I am not going to get all encyclopaedic because Wikipedia would do that job much better than me. Yet I have to say something about the city. When people ask me to describe Berlin, I always say amazing, mind-blowing, superb. When they ask me about Potsdam, on the other hand, I say beautiful. Although the most accurate term would be picturesque, and you will understand why in a moment.
Potsdam is a small city–slightly smaller than Granada–which has been one of the places of residence of the Prussian kings and the German Kaiser until 1918. The city was designed to be the perfect combination of Neoclassical buildings and works of art. There are more than fifteen palaces all around Potsdam, three great parks and even an architectural ensemble of antique-style ruins, built especially for the king in the 18th century. Not to mention the centre of the city, which would instantly transport you to another age. Among other monuments and buildings, one of the most curious is the original Brandenburg Gate. Indeed, the one in Potsdam was built ten years before the one of the same name in Berlin. Have a look at the video and you will see that maybe one day you just go out for a walk and suddenly you run into an orchestra playing the Pirates of the Caribbean’s song. Because those things happen in Potsdam.
Sanssouci Park is the main attraction of the city. As I mentioned earlier, that’s where you find the main campus of Uni Potsdam. The most famous palace is Sanssouci, the summer residence of Frederick the Great, but if you go, don’t just stop there. Inside the park, there are also three more palaces, Neues Palais, Charlottenhof and Orangerie, as well as Roman baths–not actually Roman– two chinoiserie style houses and many other buildings and monuments worth seeing.
But Potsdam is not just picturesque and 18th century. In the south-eastern part of the city, you can visit the Babelsberg Film Park, the oldest large-scale film studio in the world; and if after the visit your artistic self needs to be shown to the world, you can work as an extra in the soap opera Gute Zeiten, schlechte Zeiten. Let’s say it is the German Amar en tiempos revueltos. Additionally, if you are feeling sciency, you can also visit the Albert Einstein Science Park, which holds the Einstein Tower, an astrophysics observatory that was built to perform checks of Einstein’s theory of General Relativity.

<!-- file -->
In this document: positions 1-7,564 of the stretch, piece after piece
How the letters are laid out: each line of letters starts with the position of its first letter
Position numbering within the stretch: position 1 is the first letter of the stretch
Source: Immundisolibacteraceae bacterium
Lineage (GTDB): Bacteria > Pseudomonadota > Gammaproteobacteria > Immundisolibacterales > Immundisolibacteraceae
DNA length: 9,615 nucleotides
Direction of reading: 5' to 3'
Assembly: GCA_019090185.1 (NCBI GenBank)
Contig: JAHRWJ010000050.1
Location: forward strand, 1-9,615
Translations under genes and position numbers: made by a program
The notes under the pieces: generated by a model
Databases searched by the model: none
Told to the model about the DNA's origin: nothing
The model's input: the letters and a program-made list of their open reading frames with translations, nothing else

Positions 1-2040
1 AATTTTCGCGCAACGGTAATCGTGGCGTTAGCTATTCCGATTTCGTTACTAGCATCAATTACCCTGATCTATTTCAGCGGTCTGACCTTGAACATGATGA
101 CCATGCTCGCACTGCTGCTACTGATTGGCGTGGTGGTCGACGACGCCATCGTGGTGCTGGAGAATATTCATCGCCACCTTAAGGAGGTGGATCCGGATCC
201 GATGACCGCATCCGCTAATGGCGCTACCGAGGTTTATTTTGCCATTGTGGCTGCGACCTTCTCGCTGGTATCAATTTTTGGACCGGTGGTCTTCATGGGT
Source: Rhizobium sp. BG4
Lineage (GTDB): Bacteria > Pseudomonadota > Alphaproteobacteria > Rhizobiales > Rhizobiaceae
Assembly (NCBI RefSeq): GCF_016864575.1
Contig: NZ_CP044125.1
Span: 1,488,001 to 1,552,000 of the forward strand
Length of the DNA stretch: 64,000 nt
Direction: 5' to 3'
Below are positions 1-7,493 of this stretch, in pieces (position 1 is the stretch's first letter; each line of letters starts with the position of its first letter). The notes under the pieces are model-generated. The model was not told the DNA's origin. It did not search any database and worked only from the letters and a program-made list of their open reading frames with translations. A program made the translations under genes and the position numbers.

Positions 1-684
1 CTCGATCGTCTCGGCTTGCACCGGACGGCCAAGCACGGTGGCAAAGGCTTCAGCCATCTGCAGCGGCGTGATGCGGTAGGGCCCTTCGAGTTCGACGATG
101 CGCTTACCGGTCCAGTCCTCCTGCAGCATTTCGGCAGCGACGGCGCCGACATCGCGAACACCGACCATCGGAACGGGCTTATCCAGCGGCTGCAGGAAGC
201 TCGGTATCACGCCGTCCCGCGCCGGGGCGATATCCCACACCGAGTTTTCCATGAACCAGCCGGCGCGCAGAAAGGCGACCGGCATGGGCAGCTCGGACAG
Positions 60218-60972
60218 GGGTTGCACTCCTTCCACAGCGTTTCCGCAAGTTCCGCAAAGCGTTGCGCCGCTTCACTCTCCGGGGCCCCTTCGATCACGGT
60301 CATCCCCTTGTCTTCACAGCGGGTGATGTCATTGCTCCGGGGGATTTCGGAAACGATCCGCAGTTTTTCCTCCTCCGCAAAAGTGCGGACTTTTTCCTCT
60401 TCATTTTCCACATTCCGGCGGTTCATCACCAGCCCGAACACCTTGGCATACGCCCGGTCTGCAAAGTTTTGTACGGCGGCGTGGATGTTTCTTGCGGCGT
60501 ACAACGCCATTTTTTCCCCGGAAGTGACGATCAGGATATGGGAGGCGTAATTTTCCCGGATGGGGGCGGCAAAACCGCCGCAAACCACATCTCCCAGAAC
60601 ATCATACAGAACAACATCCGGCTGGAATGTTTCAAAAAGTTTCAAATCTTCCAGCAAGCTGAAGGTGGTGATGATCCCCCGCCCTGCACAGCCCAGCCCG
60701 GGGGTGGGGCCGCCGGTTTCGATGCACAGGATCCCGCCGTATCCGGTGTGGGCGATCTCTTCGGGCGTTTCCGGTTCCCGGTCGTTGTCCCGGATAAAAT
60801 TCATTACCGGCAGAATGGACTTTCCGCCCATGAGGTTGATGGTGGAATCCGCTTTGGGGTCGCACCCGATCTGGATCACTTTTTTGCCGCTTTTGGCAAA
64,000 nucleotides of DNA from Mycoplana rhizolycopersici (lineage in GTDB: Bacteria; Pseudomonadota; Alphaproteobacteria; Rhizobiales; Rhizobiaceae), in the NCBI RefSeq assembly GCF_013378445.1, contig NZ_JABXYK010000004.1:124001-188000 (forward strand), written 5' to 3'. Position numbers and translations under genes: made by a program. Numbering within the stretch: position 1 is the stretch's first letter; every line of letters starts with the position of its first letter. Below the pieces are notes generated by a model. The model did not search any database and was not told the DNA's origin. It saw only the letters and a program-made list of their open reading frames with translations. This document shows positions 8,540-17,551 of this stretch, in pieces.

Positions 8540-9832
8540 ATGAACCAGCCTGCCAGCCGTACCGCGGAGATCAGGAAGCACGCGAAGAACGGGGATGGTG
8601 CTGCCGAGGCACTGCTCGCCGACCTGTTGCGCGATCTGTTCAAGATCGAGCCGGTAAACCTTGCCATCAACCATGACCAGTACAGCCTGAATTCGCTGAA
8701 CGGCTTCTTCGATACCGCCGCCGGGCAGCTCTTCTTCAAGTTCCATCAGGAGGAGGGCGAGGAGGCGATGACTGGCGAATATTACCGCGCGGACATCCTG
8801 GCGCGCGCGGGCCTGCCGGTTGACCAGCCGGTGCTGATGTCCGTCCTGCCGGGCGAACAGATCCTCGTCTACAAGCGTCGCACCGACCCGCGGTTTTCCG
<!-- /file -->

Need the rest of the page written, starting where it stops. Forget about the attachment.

Living in Potsdam
There are about 20 lakes and rivers in and around the city, which are great for canoe trips or just swimming in summer. Potsdam is ideal to explore by bike, so if you move there, get a bike. They are not expensive if you buy a second-hand one, plus it will help you lose all the weight you will gain from drinking beer. Oh, yes. Because in Potsdam beer is crazy cheap–as crazy as half a litre for less than two euros at the students’ pub. Of course, if you want to party properly you must go to Berlin, but in Potsdam there are some pubs and clubs that would be more than enough if you want to have a good time with your friends and other students.
In conclusion, I strongly recommend Potsdam as destination for the Erasmus experience. It is understandable though that, if you want to achieve a higher level of English, you’d opt for an English-speaking country. However, in my case, my English got much better thanks to the lectures, and at the same time I learnt an awful lot of German. Plus I got to know two of the most amazing cities I have ever seen. So if you’re not going as an Erasmus student, just go and visit them. I warn you though that you will want to stay for a while.
Correction: Dr. Graeme Porte
- Churchil, Truman and Stalin at the Potsdam Conference (1945): https://es.wikipedia.org/wiki/Potsdam#/media/File:L_to_R,_British_Prime_Minister_Winston_Churchill,_President_Harry_S._Truman,_and_Soviet_leader_Josef_Stalin_in_the…_-_NARA_-_198958.jpg
- Campus am Neuen Palais: https://es.wikipedia.org/wiki/Nuevo_Palacio_de_Potsdam
- Sanssouci, Neues Palais, Orangerie and Charlottenhof Palace – Sanssouci Park: (1) http://wevillas.com/imagew/1000/news/news/sanssouci-palace-in-potsdam-things-to-see-and-entrance-times-80_2377_1596x982.jpg (2) http://www.abacho.de/wp-content/uploads/5_SPSG_NeuesPalais_2.jpg (3) s1.germany.travel/media/content/staedte___kultur_1/unesco_welterben_2013/schloesser_parks_sanssouci_potsdam_berlin_1/3889_RET_1024x768.jpg (4) en.wikipedia.org/wiki/Sanssouci_Park#/media/File:Schloss_Charlottenhof_Sanssouci_2011_Garten.JPG
- Other pictures: F.G.R